Online searches offered several suggested that all failed for me.  I found an easy solution that happened to work for me.  I can't say that this will be the solution for you, but share what I did in case the information is helpful.  Apparently I had 'Background Apps' running by default.  Turning this option off got my search box operational again.  Here's how I did it:

1. Hit Window/start button in left bottom corner of screen
2. Select "settings"
3. Select "privacy"
4. Select "background apps"
5. Slide the sliders to "off" position

Wednesday, May 25, 2016

The Woodchuck

There have been woodchucks living under my shed for quite some time.  I never did much about it, thinking that any problems would be minimal or unnoticed.

It seems that they have been gnawing away at some of my shed. At first, I thought that the wood was just rotting away.  This may be true, but the damage seems to be in the vicinity of the active borrow entrances rather than throughout the entire area causing me to blame the woodchucks.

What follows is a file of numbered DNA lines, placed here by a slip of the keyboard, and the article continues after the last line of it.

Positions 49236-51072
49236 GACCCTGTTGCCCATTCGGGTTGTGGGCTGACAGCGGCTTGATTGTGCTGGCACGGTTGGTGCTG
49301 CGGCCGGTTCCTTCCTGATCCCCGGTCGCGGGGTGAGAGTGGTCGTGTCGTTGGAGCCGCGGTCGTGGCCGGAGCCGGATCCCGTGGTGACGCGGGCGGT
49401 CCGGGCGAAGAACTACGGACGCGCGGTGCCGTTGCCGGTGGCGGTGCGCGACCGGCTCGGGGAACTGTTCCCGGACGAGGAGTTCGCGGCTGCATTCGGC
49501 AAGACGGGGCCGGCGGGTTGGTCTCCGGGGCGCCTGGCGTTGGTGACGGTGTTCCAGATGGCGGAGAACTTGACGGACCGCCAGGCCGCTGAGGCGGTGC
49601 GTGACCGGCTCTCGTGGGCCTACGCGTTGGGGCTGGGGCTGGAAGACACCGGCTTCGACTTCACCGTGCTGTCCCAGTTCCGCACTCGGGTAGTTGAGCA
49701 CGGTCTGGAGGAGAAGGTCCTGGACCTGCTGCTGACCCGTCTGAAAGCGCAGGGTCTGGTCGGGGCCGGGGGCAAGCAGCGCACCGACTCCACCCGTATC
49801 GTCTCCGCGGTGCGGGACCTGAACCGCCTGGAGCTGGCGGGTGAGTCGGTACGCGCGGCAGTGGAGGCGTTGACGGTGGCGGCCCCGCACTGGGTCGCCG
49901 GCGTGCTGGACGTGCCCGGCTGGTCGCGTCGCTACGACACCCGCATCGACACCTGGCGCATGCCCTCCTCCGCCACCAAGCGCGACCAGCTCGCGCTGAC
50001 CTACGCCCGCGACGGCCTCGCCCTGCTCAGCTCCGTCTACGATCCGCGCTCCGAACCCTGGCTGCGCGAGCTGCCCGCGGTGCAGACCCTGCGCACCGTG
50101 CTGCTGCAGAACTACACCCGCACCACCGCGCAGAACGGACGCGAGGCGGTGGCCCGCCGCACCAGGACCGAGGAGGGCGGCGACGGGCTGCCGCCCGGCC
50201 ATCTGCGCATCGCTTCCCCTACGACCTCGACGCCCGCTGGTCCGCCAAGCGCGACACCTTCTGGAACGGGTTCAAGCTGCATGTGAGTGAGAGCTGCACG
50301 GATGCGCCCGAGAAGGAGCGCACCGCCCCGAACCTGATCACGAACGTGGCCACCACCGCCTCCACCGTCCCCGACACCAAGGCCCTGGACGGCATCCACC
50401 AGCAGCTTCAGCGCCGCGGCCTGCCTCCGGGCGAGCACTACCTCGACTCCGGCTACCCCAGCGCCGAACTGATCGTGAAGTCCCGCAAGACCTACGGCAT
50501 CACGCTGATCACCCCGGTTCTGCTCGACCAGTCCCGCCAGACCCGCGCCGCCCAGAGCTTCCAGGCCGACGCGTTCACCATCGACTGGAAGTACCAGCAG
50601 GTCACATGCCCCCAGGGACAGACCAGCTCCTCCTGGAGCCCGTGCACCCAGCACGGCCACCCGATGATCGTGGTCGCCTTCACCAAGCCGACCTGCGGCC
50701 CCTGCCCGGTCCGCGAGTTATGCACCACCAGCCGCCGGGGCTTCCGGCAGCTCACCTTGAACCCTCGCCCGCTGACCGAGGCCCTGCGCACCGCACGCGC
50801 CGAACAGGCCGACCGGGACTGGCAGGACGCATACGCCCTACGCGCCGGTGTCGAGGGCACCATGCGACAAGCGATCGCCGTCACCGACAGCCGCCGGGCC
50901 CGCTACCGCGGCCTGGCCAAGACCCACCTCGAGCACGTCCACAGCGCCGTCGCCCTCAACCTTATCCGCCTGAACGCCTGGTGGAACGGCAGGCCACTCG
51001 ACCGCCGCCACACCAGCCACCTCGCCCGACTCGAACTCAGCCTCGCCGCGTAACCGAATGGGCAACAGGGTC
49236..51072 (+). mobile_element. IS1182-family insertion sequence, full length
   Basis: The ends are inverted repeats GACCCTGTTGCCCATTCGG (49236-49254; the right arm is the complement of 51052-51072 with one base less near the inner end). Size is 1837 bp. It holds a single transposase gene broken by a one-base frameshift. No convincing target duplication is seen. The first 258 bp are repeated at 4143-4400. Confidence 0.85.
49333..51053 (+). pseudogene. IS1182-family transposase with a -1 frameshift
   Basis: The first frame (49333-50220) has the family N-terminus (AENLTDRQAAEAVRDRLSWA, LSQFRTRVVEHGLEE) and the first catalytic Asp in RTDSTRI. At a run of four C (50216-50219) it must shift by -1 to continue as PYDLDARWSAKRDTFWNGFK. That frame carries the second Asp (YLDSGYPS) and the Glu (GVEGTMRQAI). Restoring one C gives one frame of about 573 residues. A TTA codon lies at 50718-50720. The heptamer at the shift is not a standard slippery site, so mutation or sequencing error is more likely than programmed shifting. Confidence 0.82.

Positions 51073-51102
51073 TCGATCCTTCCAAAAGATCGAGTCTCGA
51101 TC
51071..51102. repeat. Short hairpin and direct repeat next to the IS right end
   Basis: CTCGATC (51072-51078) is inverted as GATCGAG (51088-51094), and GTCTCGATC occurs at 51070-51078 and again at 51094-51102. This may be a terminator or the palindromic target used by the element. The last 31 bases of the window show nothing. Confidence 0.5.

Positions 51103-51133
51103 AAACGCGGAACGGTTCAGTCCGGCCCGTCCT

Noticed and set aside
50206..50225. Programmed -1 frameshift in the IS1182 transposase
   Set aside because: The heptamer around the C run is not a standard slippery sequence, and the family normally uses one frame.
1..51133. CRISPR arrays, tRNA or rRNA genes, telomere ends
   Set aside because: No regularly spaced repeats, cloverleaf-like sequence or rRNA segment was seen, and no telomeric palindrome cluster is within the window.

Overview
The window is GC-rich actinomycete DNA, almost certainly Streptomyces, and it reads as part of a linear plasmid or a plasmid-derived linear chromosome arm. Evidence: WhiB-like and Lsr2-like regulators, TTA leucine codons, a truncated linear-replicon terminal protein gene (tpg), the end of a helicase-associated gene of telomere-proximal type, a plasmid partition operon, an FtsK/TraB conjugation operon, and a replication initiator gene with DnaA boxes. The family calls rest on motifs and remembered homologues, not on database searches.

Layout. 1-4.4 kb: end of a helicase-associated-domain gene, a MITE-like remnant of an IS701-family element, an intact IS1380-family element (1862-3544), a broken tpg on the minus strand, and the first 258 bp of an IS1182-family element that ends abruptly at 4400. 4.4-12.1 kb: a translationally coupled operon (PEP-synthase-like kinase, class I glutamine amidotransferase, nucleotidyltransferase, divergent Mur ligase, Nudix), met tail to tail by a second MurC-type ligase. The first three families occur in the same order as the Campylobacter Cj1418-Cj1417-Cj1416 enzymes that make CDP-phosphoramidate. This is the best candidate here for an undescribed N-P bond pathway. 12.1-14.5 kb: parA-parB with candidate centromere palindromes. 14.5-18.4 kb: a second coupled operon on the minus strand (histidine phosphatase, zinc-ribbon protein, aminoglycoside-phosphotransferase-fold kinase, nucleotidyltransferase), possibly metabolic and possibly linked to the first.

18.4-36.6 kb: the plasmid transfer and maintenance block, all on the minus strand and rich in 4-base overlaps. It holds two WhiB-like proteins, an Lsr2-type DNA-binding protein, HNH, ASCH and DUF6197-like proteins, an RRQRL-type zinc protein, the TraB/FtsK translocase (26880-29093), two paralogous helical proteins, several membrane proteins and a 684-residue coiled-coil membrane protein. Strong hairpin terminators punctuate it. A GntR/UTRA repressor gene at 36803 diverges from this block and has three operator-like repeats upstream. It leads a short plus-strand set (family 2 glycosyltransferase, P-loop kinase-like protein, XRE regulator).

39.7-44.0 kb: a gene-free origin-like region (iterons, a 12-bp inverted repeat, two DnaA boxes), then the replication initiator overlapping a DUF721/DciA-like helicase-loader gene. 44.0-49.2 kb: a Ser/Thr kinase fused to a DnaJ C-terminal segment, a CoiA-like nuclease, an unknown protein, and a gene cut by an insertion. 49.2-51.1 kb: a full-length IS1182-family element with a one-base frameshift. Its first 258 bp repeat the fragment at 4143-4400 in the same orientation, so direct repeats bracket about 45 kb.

I don't want to harm the woodchucks but simply want them to go away.  A friend was kind enough to give me four bags of gravel.  I used it to fill the holes knowing that they can dig through it, but hoping that constantly refilling the hole will aggravate them enough to look for a new home away from me that will require less work on their part to maintain.  Been doing this for a while now, and it's down to just a single active tunnel.

Getting home today, I was surprised to see a visitor near my door:

Woodchuck - YD00173

I'm not sure if street noises were frightening it but it stayed backed into a corner.  Two and a half hours passed and it still remained.  I saw a fly whizzing around it and landing from time to time and then the thought occurred that the woodchuck could be a danger to any people that might stop by to visit.

How to get it to leave without hurting it?  I threw some water at it.  It ran and took cover under my car.  I noisily approached the car, and to my surprise  it stayed under there.  I hit the horn with still no result.  I started and moved the car to finally see him run for cover into some of the back yard brush.